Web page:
"The introduction of Historical Dictionary of Feminist Philosophy provides a useful overview of the subject, while the chronology runs the gamut from ancient Greek to contemporary feminist philosophers. Dictionary entries cover both the central figures and ideas from the historical tradition of philosophy, as well as ideas and theories from contemporary feminist philosophy, such as epistemology and topics like abortion and sexuality. In addition to including entries on Aristotle, Plato, Descartes, Kant, Wollstonecraft, Beauvoir, and Daly, relevant aspects of other fields (...) of philosophy, the major concepts, and prevailing interpretations and conjectures are also covered. A comprehensive bibliography allows for further reading."--BOOK JACKET. (shrink)
This book has been specifically designed to support the student of the IB Diploma Programme in Theory of Knowledge. It will stimulate students to think about learning and knowledge from their own and from others' perspectives in a way that crosses disciplines and cultures. It will encourage reflection, discussion, critical thinking, and awareness of the ways in which knowledge is constructed, and will lead students to recognize the implications of knowledge for issues of global concern. The book is rooted in (...) classroom experience and provides class activities and supporting material for the whole of the TOK course. (shrink)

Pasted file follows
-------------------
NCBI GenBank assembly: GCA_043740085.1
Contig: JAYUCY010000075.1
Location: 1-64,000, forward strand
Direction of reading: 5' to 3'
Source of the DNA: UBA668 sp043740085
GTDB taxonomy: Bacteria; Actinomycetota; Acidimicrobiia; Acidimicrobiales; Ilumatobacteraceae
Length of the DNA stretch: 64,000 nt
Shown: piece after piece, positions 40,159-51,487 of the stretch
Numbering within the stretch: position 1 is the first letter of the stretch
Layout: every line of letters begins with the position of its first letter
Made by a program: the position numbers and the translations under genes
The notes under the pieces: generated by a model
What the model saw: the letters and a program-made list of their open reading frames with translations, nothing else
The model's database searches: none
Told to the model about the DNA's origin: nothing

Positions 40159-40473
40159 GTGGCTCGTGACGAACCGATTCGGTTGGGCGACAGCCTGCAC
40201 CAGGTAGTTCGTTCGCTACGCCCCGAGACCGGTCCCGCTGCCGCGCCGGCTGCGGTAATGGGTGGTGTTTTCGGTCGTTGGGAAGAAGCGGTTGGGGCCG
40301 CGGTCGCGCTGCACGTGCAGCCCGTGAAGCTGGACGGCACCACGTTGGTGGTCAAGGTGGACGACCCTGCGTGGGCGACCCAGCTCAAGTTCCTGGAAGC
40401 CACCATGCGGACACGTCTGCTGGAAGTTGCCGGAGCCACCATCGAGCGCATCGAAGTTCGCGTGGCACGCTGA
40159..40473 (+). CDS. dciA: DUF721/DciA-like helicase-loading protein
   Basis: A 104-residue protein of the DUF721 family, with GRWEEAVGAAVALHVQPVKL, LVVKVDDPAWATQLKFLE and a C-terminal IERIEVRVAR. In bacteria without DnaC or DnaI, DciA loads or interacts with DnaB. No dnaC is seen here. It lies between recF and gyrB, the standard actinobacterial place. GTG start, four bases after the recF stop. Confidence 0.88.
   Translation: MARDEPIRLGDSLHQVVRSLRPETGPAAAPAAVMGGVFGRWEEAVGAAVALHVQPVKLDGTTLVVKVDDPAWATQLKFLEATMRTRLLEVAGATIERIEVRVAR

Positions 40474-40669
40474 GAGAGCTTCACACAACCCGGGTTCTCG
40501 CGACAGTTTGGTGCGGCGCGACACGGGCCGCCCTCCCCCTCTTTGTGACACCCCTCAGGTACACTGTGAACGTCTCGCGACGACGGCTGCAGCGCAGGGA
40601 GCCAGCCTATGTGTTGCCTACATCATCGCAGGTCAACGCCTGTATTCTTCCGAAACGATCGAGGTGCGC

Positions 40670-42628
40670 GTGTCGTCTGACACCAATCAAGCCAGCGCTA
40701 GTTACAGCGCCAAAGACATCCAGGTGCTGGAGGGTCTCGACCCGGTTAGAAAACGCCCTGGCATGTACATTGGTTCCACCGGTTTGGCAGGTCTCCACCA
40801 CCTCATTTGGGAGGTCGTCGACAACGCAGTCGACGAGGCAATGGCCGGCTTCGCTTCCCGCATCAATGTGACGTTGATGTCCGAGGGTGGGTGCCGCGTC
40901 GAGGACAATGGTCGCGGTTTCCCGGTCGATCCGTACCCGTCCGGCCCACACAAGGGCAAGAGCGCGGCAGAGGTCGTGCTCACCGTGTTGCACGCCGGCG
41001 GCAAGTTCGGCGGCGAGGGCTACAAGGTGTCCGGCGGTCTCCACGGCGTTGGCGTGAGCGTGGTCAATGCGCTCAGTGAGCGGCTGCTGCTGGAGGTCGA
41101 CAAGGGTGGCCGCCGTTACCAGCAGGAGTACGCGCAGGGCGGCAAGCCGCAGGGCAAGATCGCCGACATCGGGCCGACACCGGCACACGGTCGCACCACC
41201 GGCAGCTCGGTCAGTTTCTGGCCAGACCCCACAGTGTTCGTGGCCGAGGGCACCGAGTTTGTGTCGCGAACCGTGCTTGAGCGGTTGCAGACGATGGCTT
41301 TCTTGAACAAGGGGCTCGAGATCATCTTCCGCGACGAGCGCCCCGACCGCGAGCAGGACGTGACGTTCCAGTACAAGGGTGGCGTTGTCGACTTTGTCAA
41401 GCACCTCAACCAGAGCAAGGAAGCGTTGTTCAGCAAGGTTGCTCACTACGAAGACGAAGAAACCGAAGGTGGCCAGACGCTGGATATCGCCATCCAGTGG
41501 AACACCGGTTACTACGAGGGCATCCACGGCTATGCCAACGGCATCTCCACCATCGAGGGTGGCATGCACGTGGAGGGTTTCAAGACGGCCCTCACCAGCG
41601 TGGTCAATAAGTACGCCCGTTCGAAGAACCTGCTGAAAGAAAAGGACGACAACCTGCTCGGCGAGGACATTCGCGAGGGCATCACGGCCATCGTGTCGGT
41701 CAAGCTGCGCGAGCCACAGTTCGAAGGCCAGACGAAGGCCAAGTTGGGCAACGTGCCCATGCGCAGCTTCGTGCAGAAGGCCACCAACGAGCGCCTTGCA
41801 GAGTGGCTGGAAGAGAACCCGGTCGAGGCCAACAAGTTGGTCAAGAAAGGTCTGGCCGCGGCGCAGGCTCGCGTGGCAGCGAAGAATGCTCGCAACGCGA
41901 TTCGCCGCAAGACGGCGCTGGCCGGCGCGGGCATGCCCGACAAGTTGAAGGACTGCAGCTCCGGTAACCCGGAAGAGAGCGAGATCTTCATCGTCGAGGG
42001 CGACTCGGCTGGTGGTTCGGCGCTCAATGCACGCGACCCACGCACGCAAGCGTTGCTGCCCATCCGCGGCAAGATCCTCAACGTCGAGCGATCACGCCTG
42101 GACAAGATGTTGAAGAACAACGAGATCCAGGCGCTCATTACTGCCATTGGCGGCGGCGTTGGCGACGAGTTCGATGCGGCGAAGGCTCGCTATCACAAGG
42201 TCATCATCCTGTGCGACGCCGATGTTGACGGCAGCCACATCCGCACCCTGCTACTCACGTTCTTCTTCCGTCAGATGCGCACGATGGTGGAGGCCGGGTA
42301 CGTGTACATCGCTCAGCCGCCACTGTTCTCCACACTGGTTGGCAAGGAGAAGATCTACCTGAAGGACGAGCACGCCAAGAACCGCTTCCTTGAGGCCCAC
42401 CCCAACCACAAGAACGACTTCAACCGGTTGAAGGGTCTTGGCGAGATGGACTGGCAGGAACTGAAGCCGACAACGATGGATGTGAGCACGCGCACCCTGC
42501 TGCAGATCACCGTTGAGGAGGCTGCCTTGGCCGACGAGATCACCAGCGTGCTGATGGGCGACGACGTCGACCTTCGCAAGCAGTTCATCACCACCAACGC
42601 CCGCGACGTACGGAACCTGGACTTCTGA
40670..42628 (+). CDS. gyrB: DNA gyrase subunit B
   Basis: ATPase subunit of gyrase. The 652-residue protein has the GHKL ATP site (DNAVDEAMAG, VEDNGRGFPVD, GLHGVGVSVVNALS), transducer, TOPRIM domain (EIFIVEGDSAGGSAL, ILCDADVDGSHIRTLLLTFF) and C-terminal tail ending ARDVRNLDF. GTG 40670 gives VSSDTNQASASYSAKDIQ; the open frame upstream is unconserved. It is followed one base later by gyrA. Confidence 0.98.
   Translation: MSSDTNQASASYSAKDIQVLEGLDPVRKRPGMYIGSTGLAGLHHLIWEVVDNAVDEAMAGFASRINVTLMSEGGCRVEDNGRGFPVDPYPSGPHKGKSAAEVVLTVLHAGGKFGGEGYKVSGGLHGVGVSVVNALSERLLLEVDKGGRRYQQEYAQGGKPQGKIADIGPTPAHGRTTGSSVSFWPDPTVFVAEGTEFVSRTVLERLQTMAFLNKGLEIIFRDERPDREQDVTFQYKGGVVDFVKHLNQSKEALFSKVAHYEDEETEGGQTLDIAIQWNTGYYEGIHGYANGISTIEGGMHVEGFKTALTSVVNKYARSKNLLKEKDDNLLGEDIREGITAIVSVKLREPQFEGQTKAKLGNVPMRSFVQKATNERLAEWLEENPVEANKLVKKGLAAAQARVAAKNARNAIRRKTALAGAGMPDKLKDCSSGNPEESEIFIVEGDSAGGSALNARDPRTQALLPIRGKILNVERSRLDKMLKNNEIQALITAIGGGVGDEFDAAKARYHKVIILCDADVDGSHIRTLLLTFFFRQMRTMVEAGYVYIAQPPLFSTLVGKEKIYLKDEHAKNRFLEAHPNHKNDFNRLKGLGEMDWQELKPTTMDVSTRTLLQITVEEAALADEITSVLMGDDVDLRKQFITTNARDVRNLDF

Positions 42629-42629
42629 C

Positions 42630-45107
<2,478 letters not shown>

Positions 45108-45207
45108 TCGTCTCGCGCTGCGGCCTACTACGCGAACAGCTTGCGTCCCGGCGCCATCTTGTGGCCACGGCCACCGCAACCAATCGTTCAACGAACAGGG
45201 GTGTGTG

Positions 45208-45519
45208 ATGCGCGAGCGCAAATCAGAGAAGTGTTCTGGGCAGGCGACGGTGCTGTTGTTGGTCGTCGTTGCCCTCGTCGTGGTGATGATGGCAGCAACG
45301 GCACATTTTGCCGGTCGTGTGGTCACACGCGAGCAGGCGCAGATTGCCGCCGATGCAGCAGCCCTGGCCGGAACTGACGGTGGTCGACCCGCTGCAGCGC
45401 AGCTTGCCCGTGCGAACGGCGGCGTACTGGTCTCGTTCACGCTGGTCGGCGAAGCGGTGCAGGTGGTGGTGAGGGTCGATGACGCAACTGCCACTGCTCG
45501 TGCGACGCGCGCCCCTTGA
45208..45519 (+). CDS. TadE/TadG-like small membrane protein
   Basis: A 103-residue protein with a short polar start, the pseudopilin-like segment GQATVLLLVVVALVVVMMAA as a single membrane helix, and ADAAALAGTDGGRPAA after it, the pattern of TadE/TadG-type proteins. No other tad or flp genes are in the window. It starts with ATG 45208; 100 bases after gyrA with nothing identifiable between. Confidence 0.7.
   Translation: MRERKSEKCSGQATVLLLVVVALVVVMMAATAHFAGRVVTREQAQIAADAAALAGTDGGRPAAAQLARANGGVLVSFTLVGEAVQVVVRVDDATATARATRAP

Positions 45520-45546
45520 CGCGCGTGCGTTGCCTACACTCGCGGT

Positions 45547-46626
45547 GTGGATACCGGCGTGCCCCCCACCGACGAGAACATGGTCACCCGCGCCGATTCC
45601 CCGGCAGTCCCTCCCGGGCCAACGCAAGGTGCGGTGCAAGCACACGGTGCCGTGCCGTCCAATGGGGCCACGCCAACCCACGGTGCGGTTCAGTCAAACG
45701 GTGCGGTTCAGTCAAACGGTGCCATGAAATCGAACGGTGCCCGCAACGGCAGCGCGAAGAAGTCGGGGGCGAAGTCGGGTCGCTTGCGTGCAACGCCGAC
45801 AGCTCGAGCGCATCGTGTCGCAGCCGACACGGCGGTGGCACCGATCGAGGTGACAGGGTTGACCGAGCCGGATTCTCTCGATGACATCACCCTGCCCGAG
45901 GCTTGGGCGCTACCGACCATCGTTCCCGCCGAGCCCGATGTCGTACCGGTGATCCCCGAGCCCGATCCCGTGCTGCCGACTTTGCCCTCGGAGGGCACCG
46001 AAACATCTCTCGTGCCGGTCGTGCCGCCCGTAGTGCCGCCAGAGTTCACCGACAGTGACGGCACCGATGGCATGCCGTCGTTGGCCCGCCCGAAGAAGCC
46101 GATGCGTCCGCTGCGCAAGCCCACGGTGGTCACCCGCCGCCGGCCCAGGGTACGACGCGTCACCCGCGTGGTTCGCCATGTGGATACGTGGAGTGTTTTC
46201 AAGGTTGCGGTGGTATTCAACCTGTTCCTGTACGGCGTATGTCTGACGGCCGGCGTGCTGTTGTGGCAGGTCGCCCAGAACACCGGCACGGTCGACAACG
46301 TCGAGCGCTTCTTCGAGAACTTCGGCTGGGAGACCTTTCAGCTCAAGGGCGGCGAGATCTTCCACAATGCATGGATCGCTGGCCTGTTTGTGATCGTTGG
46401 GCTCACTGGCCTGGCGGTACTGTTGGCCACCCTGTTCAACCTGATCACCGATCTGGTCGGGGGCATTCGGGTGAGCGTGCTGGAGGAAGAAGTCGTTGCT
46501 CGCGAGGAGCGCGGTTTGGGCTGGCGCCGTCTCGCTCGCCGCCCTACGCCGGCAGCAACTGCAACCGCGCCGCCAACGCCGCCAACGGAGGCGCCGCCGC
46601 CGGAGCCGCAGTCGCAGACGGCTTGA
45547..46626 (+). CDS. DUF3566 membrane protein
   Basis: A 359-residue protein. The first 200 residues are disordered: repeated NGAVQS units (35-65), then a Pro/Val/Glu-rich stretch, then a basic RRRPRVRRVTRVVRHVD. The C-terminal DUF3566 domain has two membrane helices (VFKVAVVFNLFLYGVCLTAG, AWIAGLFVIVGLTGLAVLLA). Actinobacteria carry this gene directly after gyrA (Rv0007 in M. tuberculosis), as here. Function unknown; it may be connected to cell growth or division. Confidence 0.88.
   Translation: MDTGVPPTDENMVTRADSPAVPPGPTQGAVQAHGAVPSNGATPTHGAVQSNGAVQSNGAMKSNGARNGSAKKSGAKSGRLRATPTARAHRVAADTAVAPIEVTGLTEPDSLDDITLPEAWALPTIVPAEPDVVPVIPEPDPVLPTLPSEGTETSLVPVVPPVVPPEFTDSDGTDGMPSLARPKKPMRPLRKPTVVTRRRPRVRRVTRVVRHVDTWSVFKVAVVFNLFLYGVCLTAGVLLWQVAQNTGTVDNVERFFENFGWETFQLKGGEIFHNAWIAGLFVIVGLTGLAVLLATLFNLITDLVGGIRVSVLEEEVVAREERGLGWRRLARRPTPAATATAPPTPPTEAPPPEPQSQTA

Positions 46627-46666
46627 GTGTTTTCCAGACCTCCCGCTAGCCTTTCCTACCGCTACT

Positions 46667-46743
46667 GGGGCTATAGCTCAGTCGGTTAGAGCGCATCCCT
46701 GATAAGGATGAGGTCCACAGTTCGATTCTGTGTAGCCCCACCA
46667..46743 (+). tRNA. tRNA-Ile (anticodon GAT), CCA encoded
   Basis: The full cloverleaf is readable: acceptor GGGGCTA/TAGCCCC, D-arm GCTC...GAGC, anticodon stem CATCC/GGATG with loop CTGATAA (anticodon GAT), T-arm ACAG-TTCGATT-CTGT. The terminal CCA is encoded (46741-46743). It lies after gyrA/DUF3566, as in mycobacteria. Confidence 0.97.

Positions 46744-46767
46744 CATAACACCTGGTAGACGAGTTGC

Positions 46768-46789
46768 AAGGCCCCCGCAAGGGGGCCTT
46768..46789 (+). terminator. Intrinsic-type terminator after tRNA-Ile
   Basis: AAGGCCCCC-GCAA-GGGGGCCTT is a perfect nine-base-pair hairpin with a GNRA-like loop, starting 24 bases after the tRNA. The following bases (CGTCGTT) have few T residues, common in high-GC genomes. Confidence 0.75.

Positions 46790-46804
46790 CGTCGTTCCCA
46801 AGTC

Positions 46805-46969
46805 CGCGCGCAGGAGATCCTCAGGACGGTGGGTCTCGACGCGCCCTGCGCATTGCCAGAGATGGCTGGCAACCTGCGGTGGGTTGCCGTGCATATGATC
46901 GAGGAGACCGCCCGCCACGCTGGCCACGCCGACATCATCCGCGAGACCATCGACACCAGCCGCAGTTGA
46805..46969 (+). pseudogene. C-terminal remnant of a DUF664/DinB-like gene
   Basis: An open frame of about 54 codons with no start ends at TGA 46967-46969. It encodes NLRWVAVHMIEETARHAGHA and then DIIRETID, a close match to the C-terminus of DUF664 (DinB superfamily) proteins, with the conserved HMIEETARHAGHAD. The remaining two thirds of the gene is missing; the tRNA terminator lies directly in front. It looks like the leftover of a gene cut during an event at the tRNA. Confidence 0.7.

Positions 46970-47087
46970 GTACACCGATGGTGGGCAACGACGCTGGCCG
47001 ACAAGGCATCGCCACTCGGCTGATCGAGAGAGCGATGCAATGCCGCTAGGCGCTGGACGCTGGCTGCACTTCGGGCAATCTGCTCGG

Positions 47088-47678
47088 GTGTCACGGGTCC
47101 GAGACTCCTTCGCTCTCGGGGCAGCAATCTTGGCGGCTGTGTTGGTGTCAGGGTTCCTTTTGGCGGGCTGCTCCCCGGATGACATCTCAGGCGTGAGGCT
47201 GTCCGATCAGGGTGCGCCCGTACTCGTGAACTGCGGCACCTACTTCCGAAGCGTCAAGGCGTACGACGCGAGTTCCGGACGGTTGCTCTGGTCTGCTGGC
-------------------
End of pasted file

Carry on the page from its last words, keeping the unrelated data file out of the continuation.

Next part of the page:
La Psicología de la Sustentabilidad (PS) estudia las problemáticas hídricas considerando la relación entre disponibilidad per cápita y consumo de agua. A partir de conceptos tales como; densidad poblacional, infraestructura hídrica y provisión de agua plantea tres estilos de vida relativos al almacenamiento de agua, la reparación de fugas y el consumo hídrico. La PS advierte que las relaciones causales entre las problemáticas hídricas y los estilos de vida son relevantes si se considera el Desarrollo Local Sustentable más que regional (...) y global. A medida que las problemáticas hídricas se intensifican, procesos actitudinales y de austeridad prevalecen sobre el dispendio de agua. En contraste, las situaciones hídricas en equilibrio con el consumo residencial facilitan el dispendio. La discusión alusiva a las problemáticas hídricas y los estilos de vida permitirá construir un sistema tarifario de consumo y delimitar las políticas públicas que se requerirán en el marco de la crisis de abastecimiento y distribución que se espera en los próximos años. (shrink)